Warranty and guarantee – the differences
Warranty: What does it mean?
Unlike the warranty, the guarantee represents a promise made voluntarily by the dealer or manufacturer to the condition, durability or functionality of an item. Legally, the warranty is in § 443 BGB
(1) If the seller, manufacturer or other third party in a statement or relevant advertising, which was available before or at the time of conclusion of the purchase contract, in addition to the statutory liability for defects, in particular, the obligation to refund the purchase price, replace the item, repair or provide services in connection with it, if the item does not have the quality or does not meet requirements other than freedom from defects, which are described in the declaration or relevant advertising (warranty), in the event of a warranty claim, the purchaser shall be entitled to the rights under the warranty against the person who gave the warranty (guarantor), without prejudice to the statutory claims.
(2) If the guarantor has given a guarantee that the item will retain a certain quality for a certain period of time (durability guarantee), it shall be presumed that a material defect occurring during its period of validity shall give rise to the rights under the guarantee.
regulated and in principle freely configurable. However, once a guarantee promise has been made, the guarantor (dealer or manufacturer) is also legally bound by it.
Promises of warranty through advertising?
An advertising promise by the dealer or manufacturer can also be considered a warranty promise. This applies at least if the consumer could expect a particularly long shelf life or certain condition of the product for a certain period of time on the basis of advertising statements
Unlike liability for defects, the condition of the goods at the time of purchase does not matter. Ultimately, the sole purpose of a warranty is to promise the functionality or condition of a product for a specified period of time.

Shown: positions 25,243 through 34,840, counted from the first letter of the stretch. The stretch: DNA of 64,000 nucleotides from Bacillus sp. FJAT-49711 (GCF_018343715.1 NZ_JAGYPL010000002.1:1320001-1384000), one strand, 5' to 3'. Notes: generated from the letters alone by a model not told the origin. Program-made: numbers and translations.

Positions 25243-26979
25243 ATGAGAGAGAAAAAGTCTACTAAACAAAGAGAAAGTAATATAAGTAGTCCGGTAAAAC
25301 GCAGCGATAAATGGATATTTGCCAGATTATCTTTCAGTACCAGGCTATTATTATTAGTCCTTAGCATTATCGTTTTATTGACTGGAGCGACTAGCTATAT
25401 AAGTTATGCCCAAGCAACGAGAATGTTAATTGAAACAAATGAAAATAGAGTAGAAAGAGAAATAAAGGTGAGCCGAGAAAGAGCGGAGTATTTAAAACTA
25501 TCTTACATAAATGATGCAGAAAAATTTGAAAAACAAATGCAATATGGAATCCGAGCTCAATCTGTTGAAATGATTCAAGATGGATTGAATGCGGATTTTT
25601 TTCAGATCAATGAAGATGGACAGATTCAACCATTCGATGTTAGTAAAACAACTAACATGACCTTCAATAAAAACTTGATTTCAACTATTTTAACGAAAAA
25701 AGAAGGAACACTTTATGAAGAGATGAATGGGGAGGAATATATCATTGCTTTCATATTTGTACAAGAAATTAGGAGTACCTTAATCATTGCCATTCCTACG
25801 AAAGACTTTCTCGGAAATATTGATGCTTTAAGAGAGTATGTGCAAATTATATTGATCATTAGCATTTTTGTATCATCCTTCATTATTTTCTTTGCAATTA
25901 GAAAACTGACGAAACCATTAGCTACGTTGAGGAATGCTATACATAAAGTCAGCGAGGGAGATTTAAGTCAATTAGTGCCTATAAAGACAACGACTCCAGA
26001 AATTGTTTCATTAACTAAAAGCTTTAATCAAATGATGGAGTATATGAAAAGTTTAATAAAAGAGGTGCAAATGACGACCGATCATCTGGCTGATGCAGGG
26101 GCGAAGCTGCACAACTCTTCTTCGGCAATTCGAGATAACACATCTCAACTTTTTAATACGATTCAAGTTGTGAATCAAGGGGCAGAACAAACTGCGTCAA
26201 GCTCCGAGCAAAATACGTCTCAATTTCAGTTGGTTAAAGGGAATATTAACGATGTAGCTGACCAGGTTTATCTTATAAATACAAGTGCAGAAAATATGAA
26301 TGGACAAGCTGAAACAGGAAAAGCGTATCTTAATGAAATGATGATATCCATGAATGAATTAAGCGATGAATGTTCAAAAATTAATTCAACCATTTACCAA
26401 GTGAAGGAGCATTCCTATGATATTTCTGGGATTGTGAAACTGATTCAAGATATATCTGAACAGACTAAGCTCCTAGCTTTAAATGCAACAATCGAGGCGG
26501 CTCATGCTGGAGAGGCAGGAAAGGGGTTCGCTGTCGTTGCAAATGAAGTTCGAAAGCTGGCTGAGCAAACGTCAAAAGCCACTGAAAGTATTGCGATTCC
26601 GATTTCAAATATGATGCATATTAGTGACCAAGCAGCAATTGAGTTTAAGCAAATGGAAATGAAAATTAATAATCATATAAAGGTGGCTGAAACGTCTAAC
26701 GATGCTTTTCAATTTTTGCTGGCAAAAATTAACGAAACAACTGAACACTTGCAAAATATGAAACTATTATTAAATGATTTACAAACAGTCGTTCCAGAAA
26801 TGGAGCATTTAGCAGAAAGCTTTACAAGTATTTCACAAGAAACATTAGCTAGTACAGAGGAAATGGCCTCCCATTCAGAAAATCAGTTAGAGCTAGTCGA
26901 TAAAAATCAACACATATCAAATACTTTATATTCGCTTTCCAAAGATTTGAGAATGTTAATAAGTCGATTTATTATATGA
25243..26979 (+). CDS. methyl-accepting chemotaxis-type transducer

Example: The manufacturer guarantees that the coffee machine will function for 24 months under normal use. If the vending machine no longer brews hot beverages after 12 months, it must be replaced or repaired by the manufacturer (depending on the agreement) – regardless of whether the defect existed from the start or arose at a later date.
It should also be noted that the warranty promise may never replace or reduce the statutory warranty. Rather, the warranty always represents an addition or an extension of the statutory claims for defects. In particular, both cases differ, however, in that the warranty obligation is defined by law, while the warranty is a voluntarily made promise.
By the wayWarranty and guarantee often run in parallel, so that the buyer can choose which system to invoke. This is practical if the goods were purchased in the store around the corner, but the additional warranty promise comes from the manufacturer far away locally. In this case, it makes sense to invoke the warranty obligation of the seller on site, instead of sending the goods to the distant warrantor yourself.
Warranty and guarantee: the differences at a glance
|How long valid?||By agreement||24 months|
|Reversal of burden of proof?||Not required||6 months from purchase|
|Who is obliged?||Seller or manufacturer||Seller|
Video: Worth knowing on the subject of exchange
In the following video the topics discussed here are again clearly summarized.